Last week, I was sitting around with friends and commented on a headline I skimmed across: ‘Grizzlies fire entire scouting department.’ Just like the majority of people who come across text like this, I immediately believed it was true without perusing the article. Seems like it was all much ado about nothing. Memphis did let a couple of scouts go, but there are still five people in the organization taking care of that side of the business, no matter what their titles. If you believe what Grizzlies GM Chris Wallace states below on WHBQ in Memphis, the headline was written to strictly grab eyeballs and didn’t contain half the truth. Memphis has scouts, has always had scouts, and they’re doing just fine, thank you. Wallace explains what turnover actually happened in the scouting department, the philosophy of having fewer people doing in that area, and an example of that philosophy working in Boston.
On what actually happened:
“We did let a few guys go, three guys – two domestically and one in Europe – there’s a possibility one of the those guys may come back and actually work with us. We have two people in Europe, we still have the same amount of coverage, and our guy was described as part-time in the column, but the person that’s no longer with us was also wearing several hats – he was working for a shoe company – he wasn’t working full-time for the Grizzlies anyway. So, we have adequate coverage there, we know what’s going on in Europe, all of us have been to Europe countless times, we came up with Marc Gasol and got him signed. And, right now we have, including our European person, five people – and I’m included in that five – involved in our scouting efforts.”
On why a smaller group of scouts works:
“For about half the time I was in Boston, just myself and Leo Papile did the scouting. We ended up drafting three guys that made the all-star team. Later on, when we came up with the nucleus of the players that helped fuel the Celtics championship… We had a total of five people including myself, and Danny Ainge, and no regional scouts. So, there are several different ways you can approach scouting: you can have all these different people in areas around the country, or you can consolidate the scouting in to the hands of a smaller group that are gonna be responsible for the success or failure of the actual decisions that a team makes. We went the route of the smaller number of scouting efforts but we’re all doing the same thing we’ve done before.”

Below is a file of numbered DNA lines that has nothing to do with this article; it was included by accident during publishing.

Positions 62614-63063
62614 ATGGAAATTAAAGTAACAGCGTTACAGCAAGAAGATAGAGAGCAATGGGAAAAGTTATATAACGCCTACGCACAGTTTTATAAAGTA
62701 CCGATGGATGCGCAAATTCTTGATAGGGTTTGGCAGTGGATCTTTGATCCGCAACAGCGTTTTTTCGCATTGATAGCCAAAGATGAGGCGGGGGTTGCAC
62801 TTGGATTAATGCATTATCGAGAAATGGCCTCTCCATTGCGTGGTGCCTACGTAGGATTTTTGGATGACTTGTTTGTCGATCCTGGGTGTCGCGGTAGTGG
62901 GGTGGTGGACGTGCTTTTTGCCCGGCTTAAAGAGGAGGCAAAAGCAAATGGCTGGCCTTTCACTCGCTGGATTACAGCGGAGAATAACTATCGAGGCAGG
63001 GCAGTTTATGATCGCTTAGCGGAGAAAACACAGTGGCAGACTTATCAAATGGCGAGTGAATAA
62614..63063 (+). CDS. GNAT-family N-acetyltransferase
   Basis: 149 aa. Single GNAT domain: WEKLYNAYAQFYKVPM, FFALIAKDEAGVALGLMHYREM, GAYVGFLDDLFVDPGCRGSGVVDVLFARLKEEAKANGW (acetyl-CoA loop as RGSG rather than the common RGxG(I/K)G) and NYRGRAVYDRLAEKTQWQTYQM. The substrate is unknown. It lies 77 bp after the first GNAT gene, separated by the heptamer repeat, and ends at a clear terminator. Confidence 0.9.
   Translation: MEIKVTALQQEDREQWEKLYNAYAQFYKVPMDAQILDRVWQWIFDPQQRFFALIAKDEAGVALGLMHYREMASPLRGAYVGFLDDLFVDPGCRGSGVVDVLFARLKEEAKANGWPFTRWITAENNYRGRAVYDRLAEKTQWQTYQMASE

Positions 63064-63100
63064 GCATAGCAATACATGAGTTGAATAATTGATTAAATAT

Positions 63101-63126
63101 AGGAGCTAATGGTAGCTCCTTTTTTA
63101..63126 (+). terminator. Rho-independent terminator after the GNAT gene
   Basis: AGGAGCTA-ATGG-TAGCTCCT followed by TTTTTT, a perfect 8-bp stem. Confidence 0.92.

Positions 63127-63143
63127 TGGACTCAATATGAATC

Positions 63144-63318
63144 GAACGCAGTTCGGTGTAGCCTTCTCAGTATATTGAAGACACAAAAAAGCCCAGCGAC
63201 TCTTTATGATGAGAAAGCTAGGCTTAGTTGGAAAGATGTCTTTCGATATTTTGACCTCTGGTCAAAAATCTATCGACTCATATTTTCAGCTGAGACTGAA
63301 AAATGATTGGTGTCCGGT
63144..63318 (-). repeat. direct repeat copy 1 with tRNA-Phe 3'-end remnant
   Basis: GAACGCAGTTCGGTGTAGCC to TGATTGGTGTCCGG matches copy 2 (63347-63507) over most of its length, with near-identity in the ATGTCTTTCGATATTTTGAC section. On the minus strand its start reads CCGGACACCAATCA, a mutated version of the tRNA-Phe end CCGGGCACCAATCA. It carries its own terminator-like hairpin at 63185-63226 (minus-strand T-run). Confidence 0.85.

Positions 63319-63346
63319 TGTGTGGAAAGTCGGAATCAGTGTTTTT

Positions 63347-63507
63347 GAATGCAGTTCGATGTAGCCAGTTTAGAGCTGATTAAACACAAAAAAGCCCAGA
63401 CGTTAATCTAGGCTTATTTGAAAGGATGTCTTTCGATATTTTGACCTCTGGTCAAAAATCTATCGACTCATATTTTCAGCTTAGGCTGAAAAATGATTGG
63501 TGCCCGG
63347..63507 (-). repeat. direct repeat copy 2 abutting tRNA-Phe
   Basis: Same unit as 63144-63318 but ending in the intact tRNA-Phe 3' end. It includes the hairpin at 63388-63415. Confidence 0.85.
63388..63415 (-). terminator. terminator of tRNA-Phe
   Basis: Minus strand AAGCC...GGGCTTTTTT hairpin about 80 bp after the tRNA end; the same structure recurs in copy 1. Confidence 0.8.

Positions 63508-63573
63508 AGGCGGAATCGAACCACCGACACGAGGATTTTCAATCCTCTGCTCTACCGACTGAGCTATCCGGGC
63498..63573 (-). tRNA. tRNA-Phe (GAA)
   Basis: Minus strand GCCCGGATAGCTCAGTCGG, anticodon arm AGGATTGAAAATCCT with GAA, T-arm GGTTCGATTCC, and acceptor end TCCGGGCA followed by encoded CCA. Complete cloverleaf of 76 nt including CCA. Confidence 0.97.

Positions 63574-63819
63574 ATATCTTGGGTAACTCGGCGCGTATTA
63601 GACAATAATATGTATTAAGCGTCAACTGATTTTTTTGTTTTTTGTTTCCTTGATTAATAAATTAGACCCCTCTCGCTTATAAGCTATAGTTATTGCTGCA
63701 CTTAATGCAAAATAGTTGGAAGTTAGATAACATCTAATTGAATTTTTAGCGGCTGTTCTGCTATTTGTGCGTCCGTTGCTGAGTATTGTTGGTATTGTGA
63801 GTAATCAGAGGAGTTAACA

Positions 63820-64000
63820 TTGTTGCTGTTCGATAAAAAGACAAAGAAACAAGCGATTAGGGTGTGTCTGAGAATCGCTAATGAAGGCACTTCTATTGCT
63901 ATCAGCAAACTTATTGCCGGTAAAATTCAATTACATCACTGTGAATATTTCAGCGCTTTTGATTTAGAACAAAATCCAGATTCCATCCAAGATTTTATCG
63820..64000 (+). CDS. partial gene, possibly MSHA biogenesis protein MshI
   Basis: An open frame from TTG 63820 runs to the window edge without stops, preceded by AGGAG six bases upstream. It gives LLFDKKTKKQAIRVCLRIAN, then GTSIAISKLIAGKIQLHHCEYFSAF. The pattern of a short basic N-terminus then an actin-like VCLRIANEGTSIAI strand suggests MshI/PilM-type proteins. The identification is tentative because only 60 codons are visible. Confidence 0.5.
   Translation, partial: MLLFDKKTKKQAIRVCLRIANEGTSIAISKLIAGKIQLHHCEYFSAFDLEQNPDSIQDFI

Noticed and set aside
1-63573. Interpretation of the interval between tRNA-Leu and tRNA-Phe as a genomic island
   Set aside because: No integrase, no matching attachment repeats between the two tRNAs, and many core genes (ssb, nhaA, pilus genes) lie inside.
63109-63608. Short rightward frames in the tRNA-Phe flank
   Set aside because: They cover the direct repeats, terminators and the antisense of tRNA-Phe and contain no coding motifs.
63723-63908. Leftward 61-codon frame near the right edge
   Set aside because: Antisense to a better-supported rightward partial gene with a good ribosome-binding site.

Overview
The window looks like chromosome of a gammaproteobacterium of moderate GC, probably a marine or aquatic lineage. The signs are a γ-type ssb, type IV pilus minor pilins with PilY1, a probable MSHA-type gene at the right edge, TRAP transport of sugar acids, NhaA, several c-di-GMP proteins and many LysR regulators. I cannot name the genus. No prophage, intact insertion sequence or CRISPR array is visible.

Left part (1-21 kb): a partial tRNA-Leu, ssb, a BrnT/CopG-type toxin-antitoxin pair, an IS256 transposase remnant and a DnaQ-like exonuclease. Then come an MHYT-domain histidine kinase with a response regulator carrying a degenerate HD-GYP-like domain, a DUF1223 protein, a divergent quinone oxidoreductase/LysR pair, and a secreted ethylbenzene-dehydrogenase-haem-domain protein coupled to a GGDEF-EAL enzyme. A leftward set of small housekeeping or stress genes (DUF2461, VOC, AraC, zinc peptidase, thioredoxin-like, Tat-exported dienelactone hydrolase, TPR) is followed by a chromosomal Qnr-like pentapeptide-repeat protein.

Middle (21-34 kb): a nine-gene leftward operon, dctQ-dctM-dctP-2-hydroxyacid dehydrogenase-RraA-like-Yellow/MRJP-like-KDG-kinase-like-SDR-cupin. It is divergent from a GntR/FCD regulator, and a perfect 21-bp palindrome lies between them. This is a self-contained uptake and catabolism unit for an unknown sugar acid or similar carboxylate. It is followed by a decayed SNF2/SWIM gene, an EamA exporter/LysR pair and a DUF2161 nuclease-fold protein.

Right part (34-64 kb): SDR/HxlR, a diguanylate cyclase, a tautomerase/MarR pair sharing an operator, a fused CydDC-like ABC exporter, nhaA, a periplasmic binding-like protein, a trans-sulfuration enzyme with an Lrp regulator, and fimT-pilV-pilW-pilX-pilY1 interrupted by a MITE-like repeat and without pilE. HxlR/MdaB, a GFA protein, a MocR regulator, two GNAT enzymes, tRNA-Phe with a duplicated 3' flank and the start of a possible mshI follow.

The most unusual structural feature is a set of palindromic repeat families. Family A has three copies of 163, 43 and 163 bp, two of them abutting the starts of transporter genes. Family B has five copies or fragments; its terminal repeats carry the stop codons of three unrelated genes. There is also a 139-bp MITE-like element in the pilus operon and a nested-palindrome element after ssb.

On the story’s inaccuracies and the philosophy of scouting organization:
“I don’t think you need a huge group of people involved in this. I’ve been with teams where money was no object and we had all sorts of people working all over the globe. I’ve been at other teams where we were more conservative so to speak, we had the scouting and trust in a smaller group of people. And, quite frankly, the results were better when we had it in a smaller group of people. I don’t feel that we are at a competitive disadvantage at all. I think it’s the type of story that is very easy to grab on to and say, ‘Ha ha! The Grizzlies are being cheap’ or ‘Look, the small guy’s getting kicked,’ but that’s not the case at all.”